Of course, I was teased relentlessly. I’m not sure if the kids of today still must go through life with a medic-alert bracelet that reads “if confused give sugar”, but boy did that thing give me trouble!

Diabetes camps

I went on diabetes camps; it really made a big difference to see a campground full of other children (and adults) that all had to prick their fingers and inject themselves. They too had to sit down and eat a Marie biscuit at the same time as me. I was lucky enough to go to a summer camp in the USA with a few other kids from South Africa.

If I close my eyes and think of school as a diabetes patient, it would be the following: soggy Super Cs and dry Provitas that followed me everywhere. Bringing some or other sporting match to a halt for a drink of Energade. Running around the school so I would be able to eat pizza. Phoning my mom from the ticky box because I forgot to inject my long-acting insulin and using my “if confused give sugar” bracelet to take all sorts of food into the movies for my friends.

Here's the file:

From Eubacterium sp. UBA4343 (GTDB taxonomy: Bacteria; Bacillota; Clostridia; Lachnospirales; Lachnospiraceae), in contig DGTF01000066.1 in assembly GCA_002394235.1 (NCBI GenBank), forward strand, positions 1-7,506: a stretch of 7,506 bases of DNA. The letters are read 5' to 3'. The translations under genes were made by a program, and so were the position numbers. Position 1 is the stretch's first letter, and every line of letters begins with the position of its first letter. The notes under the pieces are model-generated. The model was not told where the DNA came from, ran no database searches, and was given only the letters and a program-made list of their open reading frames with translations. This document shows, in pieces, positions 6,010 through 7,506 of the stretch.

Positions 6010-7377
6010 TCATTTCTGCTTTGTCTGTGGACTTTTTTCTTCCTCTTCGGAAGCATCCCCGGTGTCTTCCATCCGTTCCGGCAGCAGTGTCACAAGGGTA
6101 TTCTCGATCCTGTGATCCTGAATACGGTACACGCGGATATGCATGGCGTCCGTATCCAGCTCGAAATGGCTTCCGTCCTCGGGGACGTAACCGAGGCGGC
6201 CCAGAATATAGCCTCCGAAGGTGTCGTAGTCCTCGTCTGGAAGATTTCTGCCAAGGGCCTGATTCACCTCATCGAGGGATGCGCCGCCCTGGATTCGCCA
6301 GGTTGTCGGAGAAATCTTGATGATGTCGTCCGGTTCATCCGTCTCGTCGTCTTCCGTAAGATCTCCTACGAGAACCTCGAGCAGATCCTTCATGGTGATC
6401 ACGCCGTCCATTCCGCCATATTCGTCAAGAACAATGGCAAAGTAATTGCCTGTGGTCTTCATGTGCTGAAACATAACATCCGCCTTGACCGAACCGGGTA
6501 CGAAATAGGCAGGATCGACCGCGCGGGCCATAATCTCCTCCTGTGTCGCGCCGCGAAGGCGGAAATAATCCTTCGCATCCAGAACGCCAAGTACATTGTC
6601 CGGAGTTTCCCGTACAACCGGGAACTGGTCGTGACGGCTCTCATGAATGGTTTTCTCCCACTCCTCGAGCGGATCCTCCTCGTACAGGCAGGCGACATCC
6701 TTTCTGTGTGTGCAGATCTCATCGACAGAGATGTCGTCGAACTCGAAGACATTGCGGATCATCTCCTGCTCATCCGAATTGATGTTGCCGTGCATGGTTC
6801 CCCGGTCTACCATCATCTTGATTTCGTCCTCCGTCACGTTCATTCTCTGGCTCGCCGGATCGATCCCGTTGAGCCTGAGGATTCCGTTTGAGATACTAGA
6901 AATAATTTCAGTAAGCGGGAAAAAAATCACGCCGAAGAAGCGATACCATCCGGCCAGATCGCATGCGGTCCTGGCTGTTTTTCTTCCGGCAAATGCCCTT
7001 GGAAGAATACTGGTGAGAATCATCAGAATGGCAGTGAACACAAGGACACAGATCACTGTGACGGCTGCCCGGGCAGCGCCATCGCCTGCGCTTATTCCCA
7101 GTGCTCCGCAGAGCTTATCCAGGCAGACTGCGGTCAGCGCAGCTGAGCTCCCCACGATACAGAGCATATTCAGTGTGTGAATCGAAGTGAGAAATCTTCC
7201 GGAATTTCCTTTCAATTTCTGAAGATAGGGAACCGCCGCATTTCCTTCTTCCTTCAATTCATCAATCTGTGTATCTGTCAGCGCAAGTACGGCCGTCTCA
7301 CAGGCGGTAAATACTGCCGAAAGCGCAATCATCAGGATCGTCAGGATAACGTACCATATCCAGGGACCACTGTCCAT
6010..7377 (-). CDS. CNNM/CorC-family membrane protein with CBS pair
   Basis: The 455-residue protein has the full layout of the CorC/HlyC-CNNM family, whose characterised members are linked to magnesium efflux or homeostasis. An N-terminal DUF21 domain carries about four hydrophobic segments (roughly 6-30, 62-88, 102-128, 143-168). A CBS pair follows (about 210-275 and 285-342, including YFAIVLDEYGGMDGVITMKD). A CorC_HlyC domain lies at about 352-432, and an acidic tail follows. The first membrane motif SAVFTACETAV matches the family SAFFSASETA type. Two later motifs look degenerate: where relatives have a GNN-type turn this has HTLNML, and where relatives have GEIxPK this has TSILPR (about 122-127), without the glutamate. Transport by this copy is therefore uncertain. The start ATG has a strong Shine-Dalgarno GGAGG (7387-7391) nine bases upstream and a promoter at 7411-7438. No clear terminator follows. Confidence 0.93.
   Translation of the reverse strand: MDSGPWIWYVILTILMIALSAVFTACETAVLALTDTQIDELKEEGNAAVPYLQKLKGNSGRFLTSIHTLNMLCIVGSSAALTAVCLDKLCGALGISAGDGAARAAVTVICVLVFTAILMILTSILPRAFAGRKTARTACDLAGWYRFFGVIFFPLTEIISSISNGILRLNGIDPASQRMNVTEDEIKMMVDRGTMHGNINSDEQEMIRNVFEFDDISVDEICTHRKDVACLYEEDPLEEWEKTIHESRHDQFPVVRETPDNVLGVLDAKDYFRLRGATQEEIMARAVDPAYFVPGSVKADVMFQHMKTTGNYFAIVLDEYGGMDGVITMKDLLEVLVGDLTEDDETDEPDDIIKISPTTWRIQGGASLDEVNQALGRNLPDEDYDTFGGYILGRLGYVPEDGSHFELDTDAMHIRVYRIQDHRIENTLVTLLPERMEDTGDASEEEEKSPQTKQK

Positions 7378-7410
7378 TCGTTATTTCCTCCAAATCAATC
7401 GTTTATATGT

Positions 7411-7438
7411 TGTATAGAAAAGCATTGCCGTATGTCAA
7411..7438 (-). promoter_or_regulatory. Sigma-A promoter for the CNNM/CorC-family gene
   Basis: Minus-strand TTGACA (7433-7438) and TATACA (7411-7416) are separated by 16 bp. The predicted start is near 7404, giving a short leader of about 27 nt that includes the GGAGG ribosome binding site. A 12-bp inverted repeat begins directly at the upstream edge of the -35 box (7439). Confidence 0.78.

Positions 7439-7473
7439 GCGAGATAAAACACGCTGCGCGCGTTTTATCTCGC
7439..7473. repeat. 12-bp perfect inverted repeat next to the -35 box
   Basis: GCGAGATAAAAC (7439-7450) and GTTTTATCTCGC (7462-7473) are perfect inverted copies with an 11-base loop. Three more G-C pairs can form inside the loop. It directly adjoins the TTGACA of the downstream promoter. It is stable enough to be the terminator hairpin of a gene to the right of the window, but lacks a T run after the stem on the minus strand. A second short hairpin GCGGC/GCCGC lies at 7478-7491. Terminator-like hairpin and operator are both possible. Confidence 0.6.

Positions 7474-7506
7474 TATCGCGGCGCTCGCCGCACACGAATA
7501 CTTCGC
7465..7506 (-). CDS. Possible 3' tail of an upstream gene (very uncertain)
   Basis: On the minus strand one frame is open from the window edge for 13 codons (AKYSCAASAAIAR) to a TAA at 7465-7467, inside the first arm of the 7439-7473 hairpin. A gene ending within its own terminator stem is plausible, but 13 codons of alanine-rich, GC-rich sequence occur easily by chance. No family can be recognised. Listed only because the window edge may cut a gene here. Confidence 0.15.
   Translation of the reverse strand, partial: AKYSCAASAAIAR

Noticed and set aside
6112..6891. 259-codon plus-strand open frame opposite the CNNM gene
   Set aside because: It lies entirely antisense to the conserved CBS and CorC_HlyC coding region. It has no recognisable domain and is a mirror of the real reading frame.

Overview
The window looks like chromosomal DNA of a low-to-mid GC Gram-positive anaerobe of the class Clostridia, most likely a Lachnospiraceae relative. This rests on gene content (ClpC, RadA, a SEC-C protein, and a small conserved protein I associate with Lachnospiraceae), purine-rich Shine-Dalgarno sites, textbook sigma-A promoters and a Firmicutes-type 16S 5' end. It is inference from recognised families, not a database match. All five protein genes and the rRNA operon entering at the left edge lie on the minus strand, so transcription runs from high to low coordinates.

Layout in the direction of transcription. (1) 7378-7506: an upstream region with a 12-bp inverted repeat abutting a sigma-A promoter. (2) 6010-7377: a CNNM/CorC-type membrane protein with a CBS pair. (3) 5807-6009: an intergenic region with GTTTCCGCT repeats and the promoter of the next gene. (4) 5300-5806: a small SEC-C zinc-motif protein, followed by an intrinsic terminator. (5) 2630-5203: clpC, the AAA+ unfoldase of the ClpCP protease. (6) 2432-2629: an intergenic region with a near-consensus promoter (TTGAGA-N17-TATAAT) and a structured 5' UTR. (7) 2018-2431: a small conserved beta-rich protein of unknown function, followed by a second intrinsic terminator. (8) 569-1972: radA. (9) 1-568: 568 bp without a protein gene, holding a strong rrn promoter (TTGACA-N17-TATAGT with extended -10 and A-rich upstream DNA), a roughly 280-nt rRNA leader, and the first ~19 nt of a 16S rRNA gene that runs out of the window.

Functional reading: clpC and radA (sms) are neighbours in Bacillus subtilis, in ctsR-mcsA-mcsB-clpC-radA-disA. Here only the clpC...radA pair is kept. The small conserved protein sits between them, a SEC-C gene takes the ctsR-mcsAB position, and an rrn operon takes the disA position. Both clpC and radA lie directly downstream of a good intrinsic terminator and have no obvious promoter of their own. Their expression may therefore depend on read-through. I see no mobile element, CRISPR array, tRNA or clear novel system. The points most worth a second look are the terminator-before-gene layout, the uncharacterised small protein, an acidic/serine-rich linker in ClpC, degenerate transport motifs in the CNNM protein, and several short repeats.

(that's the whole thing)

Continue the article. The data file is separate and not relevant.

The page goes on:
I was a happy-go-lucky kid. But I think I was luckier than I knew. So much of that is thanks to my mom, and the endless research she did and the way the five-other people in my family had to adjust their lives and their lunches to mine.

Adulting with diabetes

I even managed to survive seven years of university without too much effort. If one thing stands out from these years, it is eating my way through exams and all-nighters. I got a pump at the end of my third year. I resisted for a long time, but eventually Prof convinced me. And Tama the Tamagotchi has been with me ever since.

I started paying a lot more attention to my control, my diet and my lifestyle a couple of years ago. I am on a quest for zero defect now, and every day I start afresh (because usually I hit a defect somewhere in the 24 hours of the day).